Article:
Most of the World Wide Web sites on leadership are not interactive, which limits their value. But if you prefer scanning Web sites to receiving scores of e-mail from mailing lists, there are a few sites that are worth a look. Here are three of the best:
LeaderAid: Internet Resources for Leadership
Background: Developed by Bob Willard, an internal consultant on leadership development for IBM professionals. Contents: There are full-text papers such as “Ideas on Teams and Teamwork,” a 38-page compilation of excerpts from 40 books on leading teams. If you missed the 1995 Systems Thinking in Action conference, you can download a 6-page summary. Comment: The paper on teams and teamwork makes this site a required stop for anyone who’s seriously interested in the subject.
Center for Management Development
Address: http://www.tregistry.com/ttr/ctr mgtdev.htm Background: The Center for Management Development was founded by TQM specialist Martin Jacobs in 1990 to improve management techniques at small to mid-sized companies. Contents: The site features detailed descriptions of courses offered by the center, such as the seminar “Leadership for the ’90s.” Comment: The site is crammed with ads. But if you need hands-on help improving your skills, it’s worth a look.
Covey Leadership Center
Address: http://www2.covey.com/covey/ Background: Leadership guru Stephen Covey has put his ideas on the Web. Contents: Leadership “profiles” offer computerized, anonymous feedback on an individual’s “perceived leadership effectiveness” — using input from coworkers. Comment: There’s more here on leading your life than on leading your business. Then again, maybe that’s the point: the line between the two is blurring.
Sidebar: Leadership Elite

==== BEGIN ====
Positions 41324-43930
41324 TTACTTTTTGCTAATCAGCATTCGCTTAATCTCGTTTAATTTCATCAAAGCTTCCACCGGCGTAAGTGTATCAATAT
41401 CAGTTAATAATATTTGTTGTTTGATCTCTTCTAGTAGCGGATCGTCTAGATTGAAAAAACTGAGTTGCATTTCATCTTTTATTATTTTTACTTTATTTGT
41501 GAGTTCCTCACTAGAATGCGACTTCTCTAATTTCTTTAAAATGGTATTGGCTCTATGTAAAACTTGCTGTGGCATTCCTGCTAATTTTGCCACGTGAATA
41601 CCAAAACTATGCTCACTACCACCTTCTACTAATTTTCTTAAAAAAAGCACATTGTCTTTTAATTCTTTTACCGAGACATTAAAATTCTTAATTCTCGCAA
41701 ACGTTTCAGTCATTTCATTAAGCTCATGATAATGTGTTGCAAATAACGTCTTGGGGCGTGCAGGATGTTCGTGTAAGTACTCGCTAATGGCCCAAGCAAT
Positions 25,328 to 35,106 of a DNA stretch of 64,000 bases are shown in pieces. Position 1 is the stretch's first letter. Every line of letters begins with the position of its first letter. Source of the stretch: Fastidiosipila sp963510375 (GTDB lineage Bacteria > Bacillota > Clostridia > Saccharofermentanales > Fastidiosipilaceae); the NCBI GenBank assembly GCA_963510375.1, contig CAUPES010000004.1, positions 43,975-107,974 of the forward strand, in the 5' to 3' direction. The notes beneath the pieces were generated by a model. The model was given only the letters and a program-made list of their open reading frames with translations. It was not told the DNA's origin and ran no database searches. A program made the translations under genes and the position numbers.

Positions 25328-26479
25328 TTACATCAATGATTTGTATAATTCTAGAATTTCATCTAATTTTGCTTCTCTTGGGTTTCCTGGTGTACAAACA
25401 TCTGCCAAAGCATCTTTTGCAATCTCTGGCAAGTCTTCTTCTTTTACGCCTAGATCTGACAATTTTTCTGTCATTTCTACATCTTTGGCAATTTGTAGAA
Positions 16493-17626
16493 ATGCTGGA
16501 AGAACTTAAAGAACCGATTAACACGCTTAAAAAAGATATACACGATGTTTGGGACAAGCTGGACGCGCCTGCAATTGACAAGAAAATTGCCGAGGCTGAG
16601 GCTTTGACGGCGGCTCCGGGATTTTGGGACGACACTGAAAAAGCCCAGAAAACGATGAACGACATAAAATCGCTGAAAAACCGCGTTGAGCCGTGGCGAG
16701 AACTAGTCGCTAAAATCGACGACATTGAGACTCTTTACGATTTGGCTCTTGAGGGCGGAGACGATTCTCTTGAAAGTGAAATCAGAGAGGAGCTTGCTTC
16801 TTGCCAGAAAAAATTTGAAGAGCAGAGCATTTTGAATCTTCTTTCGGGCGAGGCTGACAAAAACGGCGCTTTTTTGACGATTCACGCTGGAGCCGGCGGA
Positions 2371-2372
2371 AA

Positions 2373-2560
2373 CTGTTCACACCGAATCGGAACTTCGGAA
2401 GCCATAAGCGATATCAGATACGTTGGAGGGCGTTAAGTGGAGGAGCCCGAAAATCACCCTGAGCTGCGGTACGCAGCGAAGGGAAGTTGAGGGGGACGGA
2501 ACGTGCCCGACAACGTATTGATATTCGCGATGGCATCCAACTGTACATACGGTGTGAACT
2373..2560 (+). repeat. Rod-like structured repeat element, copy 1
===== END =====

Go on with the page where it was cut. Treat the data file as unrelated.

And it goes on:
Two online conferences for the vanguard of the leadership debate. If leading is best learned by doing, then cyber-pioneers like Peter and Trudy Johnson-Lenz are doing the real learning online. The Johnson-Lenzes, who coined the term “groupware” in 1978, are creating an intimate electronic community conference called “Meaning and Wholeness in the Virtual Workplace.” Running over Lotus Notes from March through July, the conference aims to cut through the tangled gabble of many online discussion groups and produce “deeply generative” conversations. Meaning and Wholeness is a private, limited group event, but it might serve as a model for other online leaders. People who are trying to learn over the Internet are often frustrated by this problem: huge mailing lists such as Learning Org have a few contributors and hundreds of “lurkers” who never post messages. Last October, for example, just 9% of the 1,632 Learning Org subscribers contributed messages. Such feeble participation limits the learning of all subscribers. Think about it: a message sent to 2,000 people whom you don’t know, most of whom you’ve never even heard from, will be far less open than one sent to 20 virtual friends. Enter the Johnson-Lenzes. They are limiting the Meaning and Wholeness conference to 50 people. Each participant must spend at least three hours a week contributing to the discussions. Many of these folks are planning to design their own online communities. To keep things edgy, the moderators also invited “technical wizards, creative artists, and storytellers.” The conference includes electronic discussions and a hypertext archive of concepts, tools, and resources. People are encouraged to practice what they learn in their workplace and share the results with the community. Since it’s a closed group, with no access available to outsiders, the usual fears about confidentiality are unwarranted. An acolyte of the Johnson-Lenzes has started an even smaller network. Sheryl Erickson, formerly a consultant with the Framingham, Massachusetts-based Innovation Associates, has created an electronic community of 25 people called Turning Point. Erickson started the conference after realizing that people who were attempting to put the lessons of Peter Senge’s “Fifth Discipline” ( Currency, 1990 ) into practice had a need to share their experiences with others who were doing the same. Turning Point comprises training and development people who are trying to help their companies become learning organizations. The conversation has five “threads” that are borrowed from the meeting councils of indigenous peoples: “stringing the beads” ( spontaneous thoughts ), “inquiry/dialogue,” “storytelling,” “process” ( suggestions for the stewards ), and “pragmatics” ( problems at work ). Participants must speak at least once a week, if only to identify themselves with a quick “I am here” or “Ho” ( the tribal equivalent of “You have been heard” ). Although she might invite others to participate, Erickson wants to keep the conversation “authentic, familiar, and intimate.” Her ground rules: enter the circle “with a spirit of inquiry,” listen deeply “with respect and honor,” and speak from your “whole being.” Our only reply to that is: Ho!